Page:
JEFFERSON CITY – Longtime Phoenix, Arizona attorney Jack B. Schiffman has been reciprocally suspended following a Missouri Supreme Court order after he was suspended in Arizona over continuing education requirements and later placed on probation for allegedly mishandling a real estate case.
In its order, the Missouri Supreme Court indefinitely suspended Schiffman with no application for reinstatement to be entertained for one year from the date of the Missouri court's order. The Missouri court also ordered Schiffman to pay costs.
Schiffman failed to respond to a show cause order the Missouri court issued in March.
Schiffman, a bankruptcy attorney in Phoenix and admitted to the bar in Arizona Nov. 27, 1981, was administratively suspended in that state in January of last year for violating mandatory continuing legal education rules in Arizona.
Schiffman was placed on two years of conditional probation, according to an order handed down in October by an Arizona Supreme Court presiding disciplinary judge. The order followed a consent discipline agreement reached between Schiffman and senior bar counsel in Arizona in which Schiffman admitted to violating professional conduct rules.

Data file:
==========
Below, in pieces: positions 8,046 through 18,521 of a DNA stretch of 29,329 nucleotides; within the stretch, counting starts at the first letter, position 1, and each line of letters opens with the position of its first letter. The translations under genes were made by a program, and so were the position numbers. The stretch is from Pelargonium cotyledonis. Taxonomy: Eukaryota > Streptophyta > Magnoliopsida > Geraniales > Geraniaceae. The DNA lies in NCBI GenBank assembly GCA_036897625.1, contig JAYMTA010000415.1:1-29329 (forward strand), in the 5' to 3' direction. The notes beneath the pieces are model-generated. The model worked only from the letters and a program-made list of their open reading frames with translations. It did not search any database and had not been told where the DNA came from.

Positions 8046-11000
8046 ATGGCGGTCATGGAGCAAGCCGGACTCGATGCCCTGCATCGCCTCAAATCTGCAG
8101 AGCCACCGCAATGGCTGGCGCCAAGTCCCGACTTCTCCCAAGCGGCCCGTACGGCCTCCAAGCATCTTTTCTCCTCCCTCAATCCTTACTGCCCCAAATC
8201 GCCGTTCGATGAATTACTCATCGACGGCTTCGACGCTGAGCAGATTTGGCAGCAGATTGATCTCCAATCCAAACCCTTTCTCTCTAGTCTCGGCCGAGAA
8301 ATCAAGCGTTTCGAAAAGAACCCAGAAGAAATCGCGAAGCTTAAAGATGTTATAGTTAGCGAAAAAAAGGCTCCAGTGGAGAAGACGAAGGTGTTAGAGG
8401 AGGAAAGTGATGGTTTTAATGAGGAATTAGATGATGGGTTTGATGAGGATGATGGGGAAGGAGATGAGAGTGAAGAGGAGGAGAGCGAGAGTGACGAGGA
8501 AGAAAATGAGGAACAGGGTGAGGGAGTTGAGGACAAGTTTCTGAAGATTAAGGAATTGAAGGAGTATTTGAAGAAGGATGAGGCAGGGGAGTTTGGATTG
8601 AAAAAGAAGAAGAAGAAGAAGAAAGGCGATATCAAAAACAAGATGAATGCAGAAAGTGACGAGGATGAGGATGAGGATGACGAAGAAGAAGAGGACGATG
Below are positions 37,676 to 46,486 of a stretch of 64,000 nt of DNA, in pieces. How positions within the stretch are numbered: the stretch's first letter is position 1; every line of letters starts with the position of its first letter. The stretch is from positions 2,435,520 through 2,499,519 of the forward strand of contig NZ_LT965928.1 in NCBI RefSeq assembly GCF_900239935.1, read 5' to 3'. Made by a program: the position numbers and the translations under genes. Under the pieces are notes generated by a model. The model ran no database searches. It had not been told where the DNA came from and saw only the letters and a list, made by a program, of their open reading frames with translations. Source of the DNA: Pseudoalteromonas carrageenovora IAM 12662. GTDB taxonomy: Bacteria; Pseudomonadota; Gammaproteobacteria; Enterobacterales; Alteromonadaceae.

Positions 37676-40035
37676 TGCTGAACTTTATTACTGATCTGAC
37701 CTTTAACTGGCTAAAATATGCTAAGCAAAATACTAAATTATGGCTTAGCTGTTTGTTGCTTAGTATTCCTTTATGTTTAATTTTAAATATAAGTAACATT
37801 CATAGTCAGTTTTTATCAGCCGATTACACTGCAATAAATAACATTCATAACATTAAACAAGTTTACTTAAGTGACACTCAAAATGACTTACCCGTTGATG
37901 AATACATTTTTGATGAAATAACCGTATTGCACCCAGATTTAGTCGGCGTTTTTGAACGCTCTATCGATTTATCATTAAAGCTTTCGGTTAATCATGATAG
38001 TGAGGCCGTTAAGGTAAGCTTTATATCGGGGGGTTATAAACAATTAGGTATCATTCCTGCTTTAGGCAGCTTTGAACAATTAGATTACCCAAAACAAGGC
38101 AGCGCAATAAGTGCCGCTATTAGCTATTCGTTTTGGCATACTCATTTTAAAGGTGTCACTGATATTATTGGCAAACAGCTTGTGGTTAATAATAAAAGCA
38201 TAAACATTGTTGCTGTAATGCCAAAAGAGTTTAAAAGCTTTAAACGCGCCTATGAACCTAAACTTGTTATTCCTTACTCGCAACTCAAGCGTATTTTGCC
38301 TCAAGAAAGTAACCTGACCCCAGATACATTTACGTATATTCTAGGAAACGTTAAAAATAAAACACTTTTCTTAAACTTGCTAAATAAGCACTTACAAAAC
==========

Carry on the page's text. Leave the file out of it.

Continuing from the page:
The violated professional conducts rules were those regarding competence, scope of representation, diligence, communication, safekeeping client property, respond to lawful demand for information, trust account and failure to furnish information from bar counsel, according to the consent discipline agreement.
Allegations against Schiffman stemmed from his representation of a client in a real estate matter for which he'd been retained in July 2012 and in which he was supposed to assert Arizona’s anti-deficiency statue for home equity loans used for construction as an affirmative defense.
"Thereafter, Mr. Schiffman failed to competently and diligently represent his client by not researching the issues, failing to serve a disclosure statement, failing to respond to motions for summary judgment, and conduct discovery," the consent discipline agreement said. "He further failed to adequately communicate with the client and failed to inform them of a significant judgment entered against them and any post-judgment rights, failed to respond to the arbitrator, failed to adhere to the scope of services, failed to safekeep client funds, and failed to respond to the State Bar inquiries and requests for information."
The client sued Schiffman in 2015 for malpractice and obtained a settlement, according to the consent discipline agreement.